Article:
TAS: Claimant Disputes Payment Schedule

If the claimant disputes a valid payment schedule, the claimant can apply to Adjudicate Today for adjudication of the claimed amount. Application must be made within 10 business days of date of receiving the payment schedule.

Why go to adjudication?

Adjudication is a quick and informal process introduced by government to "keep the money flowing in the building and construction industry". It represents an alternative to the often slow, expensive and difficult process of litigating payment disputes through the courts.

Adjudication was introduced in response to requests from industry groups for government intervention because their members were either being paid too slowly or not at all.

Adjudication does not limit the rights of parties to litigate outstanding issues. It provides claimants the opportunity to have a quick decision on the merits of their claim for payment. Subject to very limited injunctive rights, a respondent must comply with the adjudicator's determination (ie pay the money) if they wish to commence proceedings in court. In effect, the traditional roles in court are reversed. Rather than the claimant litigating in court seeking to be paid, the claimant has possession of the money. The respondent must commence court proceedings to attempt to recover some or all the money paid. In practice, few respondents challenge the adjudicator's determination.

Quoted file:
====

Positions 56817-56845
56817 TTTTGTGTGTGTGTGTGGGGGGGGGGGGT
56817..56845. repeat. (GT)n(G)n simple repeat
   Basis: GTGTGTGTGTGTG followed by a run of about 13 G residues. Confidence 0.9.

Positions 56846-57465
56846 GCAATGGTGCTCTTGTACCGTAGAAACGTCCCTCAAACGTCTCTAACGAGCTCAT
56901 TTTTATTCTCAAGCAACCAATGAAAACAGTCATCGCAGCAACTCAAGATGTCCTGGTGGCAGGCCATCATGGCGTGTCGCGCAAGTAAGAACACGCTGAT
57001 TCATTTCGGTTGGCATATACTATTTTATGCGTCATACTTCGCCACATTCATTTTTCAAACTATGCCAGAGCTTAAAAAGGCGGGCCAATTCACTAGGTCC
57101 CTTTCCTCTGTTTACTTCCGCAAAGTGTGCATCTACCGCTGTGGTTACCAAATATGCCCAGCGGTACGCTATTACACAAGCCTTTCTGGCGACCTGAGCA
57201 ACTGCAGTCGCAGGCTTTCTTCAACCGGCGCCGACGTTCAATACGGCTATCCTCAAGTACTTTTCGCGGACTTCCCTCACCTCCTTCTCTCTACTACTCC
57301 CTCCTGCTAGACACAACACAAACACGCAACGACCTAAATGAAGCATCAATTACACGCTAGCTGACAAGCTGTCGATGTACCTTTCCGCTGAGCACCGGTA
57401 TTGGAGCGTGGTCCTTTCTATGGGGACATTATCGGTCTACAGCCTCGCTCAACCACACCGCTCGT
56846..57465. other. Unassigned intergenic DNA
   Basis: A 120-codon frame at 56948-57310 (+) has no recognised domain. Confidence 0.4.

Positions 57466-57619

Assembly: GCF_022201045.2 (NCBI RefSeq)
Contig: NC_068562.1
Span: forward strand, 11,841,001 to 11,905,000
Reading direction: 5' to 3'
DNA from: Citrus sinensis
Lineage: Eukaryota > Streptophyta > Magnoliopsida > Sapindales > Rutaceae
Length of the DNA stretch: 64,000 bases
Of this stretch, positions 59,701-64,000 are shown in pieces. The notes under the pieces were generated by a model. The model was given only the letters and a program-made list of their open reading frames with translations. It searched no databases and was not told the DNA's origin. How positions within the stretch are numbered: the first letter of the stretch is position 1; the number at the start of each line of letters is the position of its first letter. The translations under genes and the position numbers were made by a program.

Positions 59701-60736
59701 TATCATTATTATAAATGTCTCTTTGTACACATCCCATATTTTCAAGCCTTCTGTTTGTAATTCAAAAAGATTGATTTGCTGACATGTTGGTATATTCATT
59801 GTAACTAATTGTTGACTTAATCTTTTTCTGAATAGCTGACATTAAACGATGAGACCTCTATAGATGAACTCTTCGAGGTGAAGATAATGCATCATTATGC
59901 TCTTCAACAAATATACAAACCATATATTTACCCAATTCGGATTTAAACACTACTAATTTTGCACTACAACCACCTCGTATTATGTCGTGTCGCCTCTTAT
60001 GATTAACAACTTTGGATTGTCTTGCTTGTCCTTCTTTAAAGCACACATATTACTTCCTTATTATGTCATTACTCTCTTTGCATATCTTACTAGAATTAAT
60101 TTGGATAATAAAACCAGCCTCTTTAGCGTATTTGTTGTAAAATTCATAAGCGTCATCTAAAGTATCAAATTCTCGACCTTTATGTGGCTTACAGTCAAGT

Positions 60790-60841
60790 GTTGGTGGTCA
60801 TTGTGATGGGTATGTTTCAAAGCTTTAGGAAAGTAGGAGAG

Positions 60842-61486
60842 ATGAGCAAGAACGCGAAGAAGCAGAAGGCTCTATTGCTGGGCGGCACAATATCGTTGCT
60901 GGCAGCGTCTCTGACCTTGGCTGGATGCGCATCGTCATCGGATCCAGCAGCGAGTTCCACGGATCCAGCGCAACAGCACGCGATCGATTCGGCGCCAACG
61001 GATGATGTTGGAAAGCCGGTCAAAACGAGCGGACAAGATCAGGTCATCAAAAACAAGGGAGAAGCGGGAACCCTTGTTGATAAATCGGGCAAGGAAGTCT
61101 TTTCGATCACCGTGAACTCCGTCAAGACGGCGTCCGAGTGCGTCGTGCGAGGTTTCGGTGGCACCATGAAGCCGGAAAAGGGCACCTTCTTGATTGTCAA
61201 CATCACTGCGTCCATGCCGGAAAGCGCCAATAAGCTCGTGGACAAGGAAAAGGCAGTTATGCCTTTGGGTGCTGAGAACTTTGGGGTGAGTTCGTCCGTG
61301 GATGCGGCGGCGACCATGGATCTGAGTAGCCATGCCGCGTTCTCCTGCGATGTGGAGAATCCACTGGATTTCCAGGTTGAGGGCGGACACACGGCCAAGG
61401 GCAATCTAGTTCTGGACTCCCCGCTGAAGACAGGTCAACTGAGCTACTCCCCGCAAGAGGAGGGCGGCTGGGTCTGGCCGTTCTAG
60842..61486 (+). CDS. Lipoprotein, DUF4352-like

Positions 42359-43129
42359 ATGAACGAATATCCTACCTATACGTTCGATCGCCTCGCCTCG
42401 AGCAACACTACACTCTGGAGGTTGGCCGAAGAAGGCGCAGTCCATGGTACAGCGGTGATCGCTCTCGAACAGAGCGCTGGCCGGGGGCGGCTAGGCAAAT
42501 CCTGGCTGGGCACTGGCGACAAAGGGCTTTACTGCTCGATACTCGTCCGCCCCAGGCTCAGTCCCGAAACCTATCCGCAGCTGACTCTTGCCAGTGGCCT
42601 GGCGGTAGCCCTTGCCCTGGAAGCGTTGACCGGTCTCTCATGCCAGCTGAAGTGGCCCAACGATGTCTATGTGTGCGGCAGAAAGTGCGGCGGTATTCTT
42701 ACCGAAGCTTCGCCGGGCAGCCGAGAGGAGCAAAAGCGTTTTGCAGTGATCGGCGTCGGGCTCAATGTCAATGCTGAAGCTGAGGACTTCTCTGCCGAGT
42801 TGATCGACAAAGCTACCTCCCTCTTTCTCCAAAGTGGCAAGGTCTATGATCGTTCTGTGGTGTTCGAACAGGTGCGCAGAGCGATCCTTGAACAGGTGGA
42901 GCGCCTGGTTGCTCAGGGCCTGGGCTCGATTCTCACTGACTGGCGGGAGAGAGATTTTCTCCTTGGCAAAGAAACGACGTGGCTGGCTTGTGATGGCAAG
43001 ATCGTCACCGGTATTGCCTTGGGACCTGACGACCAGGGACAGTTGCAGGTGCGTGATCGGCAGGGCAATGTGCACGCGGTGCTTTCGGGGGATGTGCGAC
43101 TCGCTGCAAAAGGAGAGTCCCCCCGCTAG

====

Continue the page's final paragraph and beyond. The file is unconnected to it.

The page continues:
What happens now?

Once the claimant decides on adjudication, it is important that the correct procedures under the Act are followed. The first step is to check that the payment schedule complies with the Act. This means the payment schedule must:

  • Be in writing and addressed to the claimant;
  • Be served on the claimant within 10 business days of receipt of the payment claim by delivery in person or lodged during normal business hours at the claimant's ordinary place of business or posted or faxed to the claimants ordinary place of business (or as otherwise provided by the contract or common usage, such as email);
  • Identify the payment claim to which it relates;
  • State the scheduled amount of payment that it is proposed to make (it may be "nil");
  • If that amount is less than the amount claimed may state the reasons why. The Act precludes the adjudicator from considering issues not included in the payment schedule. Certain reasons for refusing to pay are void under the Act, including "pay if paid" and "pay when paid".

Click here if the respondent did NOT serve a valid payment schedule

Assuming the payment schedule is valid, please move to the next step on the flowchart which is "Claimant has 10 business days to prepare and serve Adjudication Application from either receipt of Payment Schedule or after s.21(4) Notice has expired, if applicable".

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